In the mix of the chaos, Dr. Srinivasa Thota, the NYSSA state fair vice chair and Communications Committee member, can be found at the NYSSA booth raising awareness about the role of anesthesiologists in medical practice. In addition to his work on behalf of the NYSSA, Dr. Thota has
written chapters on pituitary apoplexy for a textbook on neuroanesthesia by Elsevier publications as well as a chapter on neuroimaging and clinical monitoring for a standard reference book, Essentials of Neurointensive Care, to be published by Oxford University Press, U.K.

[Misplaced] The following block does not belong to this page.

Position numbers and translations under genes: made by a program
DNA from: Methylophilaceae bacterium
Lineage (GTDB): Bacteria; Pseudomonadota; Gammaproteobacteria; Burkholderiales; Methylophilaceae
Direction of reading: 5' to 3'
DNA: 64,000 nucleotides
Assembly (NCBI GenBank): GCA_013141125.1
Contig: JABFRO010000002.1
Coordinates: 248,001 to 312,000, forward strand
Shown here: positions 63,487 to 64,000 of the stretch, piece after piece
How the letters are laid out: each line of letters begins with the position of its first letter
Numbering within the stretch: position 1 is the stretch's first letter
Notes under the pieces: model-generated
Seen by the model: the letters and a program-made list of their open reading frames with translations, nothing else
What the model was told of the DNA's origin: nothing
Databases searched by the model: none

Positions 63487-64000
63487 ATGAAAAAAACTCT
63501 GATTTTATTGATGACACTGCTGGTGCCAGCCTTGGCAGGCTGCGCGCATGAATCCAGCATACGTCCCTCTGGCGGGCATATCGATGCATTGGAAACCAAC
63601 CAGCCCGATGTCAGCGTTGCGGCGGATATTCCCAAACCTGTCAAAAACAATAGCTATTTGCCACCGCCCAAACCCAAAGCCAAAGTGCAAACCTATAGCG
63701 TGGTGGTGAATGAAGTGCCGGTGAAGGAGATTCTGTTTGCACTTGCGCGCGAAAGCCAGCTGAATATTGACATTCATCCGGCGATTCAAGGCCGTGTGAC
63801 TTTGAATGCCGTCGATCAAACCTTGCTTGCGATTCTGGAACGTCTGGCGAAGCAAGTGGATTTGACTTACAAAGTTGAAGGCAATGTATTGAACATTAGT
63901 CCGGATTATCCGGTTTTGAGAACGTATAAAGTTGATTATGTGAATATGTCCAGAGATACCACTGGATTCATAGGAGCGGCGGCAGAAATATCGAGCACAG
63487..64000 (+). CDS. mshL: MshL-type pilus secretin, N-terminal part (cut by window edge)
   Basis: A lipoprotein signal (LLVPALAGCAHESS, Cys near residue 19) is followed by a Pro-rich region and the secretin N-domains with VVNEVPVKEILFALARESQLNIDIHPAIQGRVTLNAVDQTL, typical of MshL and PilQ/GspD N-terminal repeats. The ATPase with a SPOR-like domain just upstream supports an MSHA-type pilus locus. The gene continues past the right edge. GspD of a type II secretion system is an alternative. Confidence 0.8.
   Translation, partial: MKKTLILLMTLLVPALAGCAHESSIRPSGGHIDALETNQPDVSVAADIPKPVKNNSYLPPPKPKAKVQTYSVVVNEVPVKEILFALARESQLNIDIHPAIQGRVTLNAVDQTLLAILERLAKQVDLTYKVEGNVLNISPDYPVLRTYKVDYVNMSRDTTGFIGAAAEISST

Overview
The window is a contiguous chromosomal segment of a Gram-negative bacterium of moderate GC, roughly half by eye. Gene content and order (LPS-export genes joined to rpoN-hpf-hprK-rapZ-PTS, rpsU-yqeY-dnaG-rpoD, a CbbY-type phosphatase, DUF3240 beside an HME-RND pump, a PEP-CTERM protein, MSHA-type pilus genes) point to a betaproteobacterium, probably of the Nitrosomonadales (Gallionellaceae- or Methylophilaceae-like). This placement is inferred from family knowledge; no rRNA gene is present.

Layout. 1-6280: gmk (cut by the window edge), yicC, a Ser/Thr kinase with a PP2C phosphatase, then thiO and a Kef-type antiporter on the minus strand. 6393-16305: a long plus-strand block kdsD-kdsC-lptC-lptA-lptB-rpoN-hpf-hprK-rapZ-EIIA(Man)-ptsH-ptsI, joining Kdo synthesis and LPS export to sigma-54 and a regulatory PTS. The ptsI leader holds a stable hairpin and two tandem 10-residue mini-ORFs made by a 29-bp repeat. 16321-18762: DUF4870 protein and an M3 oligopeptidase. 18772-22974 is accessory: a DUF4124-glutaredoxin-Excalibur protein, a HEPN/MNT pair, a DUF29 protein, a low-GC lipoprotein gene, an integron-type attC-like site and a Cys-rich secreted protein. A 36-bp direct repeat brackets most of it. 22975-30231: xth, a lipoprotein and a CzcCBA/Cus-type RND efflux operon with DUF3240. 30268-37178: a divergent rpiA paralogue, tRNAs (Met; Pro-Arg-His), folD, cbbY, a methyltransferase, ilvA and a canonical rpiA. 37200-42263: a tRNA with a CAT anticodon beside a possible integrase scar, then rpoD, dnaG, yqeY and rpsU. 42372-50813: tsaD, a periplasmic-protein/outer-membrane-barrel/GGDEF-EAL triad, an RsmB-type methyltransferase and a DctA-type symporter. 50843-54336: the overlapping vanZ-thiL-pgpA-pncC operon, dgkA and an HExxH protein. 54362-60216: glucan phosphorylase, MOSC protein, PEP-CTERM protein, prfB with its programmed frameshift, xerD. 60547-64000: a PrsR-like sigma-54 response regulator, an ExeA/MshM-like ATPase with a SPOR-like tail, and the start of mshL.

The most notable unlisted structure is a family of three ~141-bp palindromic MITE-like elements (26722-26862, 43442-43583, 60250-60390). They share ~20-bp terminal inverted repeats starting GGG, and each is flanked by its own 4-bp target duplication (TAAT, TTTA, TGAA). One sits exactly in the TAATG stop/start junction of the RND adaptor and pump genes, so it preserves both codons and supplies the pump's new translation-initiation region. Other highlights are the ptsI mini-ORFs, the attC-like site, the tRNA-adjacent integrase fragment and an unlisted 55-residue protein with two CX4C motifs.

Dr. Thota is joined at the fair by SUNY Upstate residents who volunteer their time to answer questions about the specialty of anesthesiology. This includes showing enthusiastic members of the general public airway management techniques using mannequins. Volunteer physicians inevitably offer medical advice to those who haven’t seen a doctor in years. In one instance, an intrigued elderly man, who admitted the only reason he visited the booth was to learn more about the field for his grandson, was persuaded by our chief resident to go to the emergency room for chest pain that was later diagnosed as an NSTEMI. This likely saved his life, and he was very thankful after the fact. This fairgoer and others have commented on the traction and recognition the NYSSA booth has garnered at the jam-packed event. Our department excels in advancing the mission of the New York State Society of Anesthesiologists at this annual event, while occasionally also enjoying some roasted corn, a Daniella’s lobster roll, or a Gianelli’s sausage with peppers and onions.